July 25, 2017

Quotes from yesterday’s sermon

Posted in Sunday school/service tagged , , , at 2:34 am by sanguinemare

“After 18 years of pastoral ministry, I have never met a person who fell in love with Jesus because a Christian scolded them about their morality or their ethics.  Have you?”
-Scott Sauls

“The days ahead require an Evangelicalism that is both robustly theological and warmly missional, both full of truth and full of grace, convictional and kind.”
-Russell Moore

“Since Jesus Christ is coming again, the only way to be on the right side of history is to belong to him.”
-Tim Keller

February 14, 2016

Quotes from Today’s Service

Posted in Personal impact/anecdotes, Sunday school/service tagged , , , , , , at 7:12 pm by sanguinemare

Here were some quotes that really hit me from today’s service (and one from a previous week) – underlined parts are just my own emphasis:

“Men will never worship God with a sincere heart… until they properly understand how much they are indebted to His mercy.” – John Calvin

“Legalistic remorse says, ‘I broke God’s rules,’ while real repentance says, ‘I broke God’s heart.‘” – Tim Keller

“For I have no pleasure in the death of anyone, declares the Lord God; so turn, and live.” – Ezekiel 18:32

Reflecting on these, I think the common theme is men’s hearts, or more specifically, the state of my own heart.  I’ve been on a bit of a spiritual low lately, and these were a good reminder to reflect how cold my heart has become, and that maybe part of that is in not fully appreciating God’s Mercy and Grace to us.  Which perhaps is also why I often find myself on the legalistic side of Tim Keller’s quote, where I feel bad about breaking God’s rules, but maybe not to the level of understanding that it’s deeper than that.  Breaking God’s rules is not just something a naughty kid has done to a parent, but rather, something that breaks God’s heart because He knows that this path is one that will be of heartache to me, and I am doing it of my own volition.  Sin is breaking us both from the potential that He has given us to be, and the ability to draw near to Him, and both of those break His heart.

The last quote I think is helpful encouragement, in light of all this.  It’s a reminder that God is not simply the wrathful God that people so easily brush Him off to be, in the Old Testament especially – the one who just wants to see people burn and die – but rather he is a loving God who wants people to repent of their sins, to turn to him, and thus, to truly live.

August 27, 2014

How to answer the “What about the nice, good people out there who never hear about Jesus before they die?” question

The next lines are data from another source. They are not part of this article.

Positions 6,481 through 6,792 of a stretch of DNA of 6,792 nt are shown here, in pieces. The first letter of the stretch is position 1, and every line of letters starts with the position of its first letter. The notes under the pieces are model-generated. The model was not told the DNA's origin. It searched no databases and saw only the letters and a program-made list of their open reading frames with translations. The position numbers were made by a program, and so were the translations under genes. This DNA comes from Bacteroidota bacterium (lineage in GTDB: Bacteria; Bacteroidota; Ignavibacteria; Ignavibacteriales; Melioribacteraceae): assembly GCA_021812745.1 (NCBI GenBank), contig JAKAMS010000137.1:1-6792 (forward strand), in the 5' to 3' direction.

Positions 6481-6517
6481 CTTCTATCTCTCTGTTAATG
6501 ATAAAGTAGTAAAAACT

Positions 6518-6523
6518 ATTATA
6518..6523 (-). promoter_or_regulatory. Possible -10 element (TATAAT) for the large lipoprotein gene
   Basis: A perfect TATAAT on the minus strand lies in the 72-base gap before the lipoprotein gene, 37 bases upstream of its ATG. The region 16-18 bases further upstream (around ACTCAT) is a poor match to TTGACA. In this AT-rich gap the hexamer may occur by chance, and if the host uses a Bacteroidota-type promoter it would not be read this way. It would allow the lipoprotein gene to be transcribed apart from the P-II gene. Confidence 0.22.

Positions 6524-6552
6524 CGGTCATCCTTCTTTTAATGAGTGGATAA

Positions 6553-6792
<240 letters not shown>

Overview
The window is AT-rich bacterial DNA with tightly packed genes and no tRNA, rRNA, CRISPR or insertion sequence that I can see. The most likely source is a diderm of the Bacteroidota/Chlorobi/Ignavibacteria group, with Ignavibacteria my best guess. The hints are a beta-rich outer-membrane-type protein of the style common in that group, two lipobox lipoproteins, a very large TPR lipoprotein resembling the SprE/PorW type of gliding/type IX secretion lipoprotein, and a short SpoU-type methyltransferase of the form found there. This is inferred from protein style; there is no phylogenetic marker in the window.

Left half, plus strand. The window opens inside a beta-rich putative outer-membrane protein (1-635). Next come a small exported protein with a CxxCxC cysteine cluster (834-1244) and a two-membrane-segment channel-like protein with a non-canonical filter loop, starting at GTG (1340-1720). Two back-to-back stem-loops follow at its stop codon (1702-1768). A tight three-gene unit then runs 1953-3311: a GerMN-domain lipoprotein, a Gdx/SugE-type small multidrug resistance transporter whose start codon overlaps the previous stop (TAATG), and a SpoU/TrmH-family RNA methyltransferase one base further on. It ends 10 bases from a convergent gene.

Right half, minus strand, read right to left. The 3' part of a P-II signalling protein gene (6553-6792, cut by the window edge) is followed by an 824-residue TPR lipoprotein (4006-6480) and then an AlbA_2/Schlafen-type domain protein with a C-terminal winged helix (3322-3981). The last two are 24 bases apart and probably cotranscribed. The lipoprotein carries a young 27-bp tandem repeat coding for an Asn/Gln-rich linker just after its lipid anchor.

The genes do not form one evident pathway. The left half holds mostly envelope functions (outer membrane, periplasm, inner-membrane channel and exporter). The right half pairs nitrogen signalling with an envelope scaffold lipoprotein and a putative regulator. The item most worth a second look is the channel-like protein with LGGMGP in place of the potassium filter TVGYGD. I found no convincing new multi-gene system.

Posted in Sunday school/service at 2:35 am by sanguinemare

We were talking about Romans 1:18-23 today in growth group (we would have covered the rest of the chapter tonight, but I kind of accidentally sent the convo spiraling on a tangent ^.^||) and got to the question of well, in light of the fact that part of human nature is to worship, and without God, we will find something else to fill the void… what happens to those people who never hear about Jesus, but who do recognize some higher power through creation, as mentioned in the chapter, and just believe in another deity/religion because that’s what was around them, and they are “good” people?

This is a question I wrestle with sometimes, personally when it comes up in sermons or talks, and also when people ask me about it, because I don’t have a great answer.  There’s the idea of inclusivity vs. exclusivity, where the former says that well, as long as they strove to be upright in all they did, there’s a possibility they can also be saved after death given their circumstances, like at the end of the Chronicles of Narnia series.  The latter however, says that Jesus is the only way anyone can be saved (Acts 4:12 and Romans 10:10-17 were the passages referenced by people in my group to answer this question), and thus the need for urgency of spreading the Gospel, as well as support for the exclusivity principle.

What I thought was a good perspective though, was how someone responded to the question I asked about how to respond to the inevitable follow-up question to the exclusivity idea, which is usually somewhere along the lines of “but that’s not fair – they can’t help that they weren’t told the gospel before they died”.  He said they when he had a similar conversation with a friend, his response was “well, since you do happen to be one of the ones fortunate enough to hear about it, how are you feeling about it right now, in your heart?” Eh, well he probably said it a lot more eloquent than that – I can’t remember exactly how he phrased it but it was less awkward and more impactful-sounding than what I wrote here, haha.  But basically, he said he’d felt that the friend was trying to see if he would say that it was possible those people could be saved without Jesus, which would become self-justification for himself to not need Jesus for salvation.  That was an interesting perspective on that question that I’d never thought about – usually I think people would be asking it because they were frustrated that Christians didn’t have answers and/or because they felt like God was not fair and therefore not worthy to put trust and devotion to.  But after hearing my growth group member’s perspective, I would add to that and say that maybe in asking the question that way, it distances themselves from “other people”, so they can advocate for and steer the conversation focus onto nebulous “others” rather than needing to self-reflect and think about what the gospel means for their lives specifically, or how they feel about it.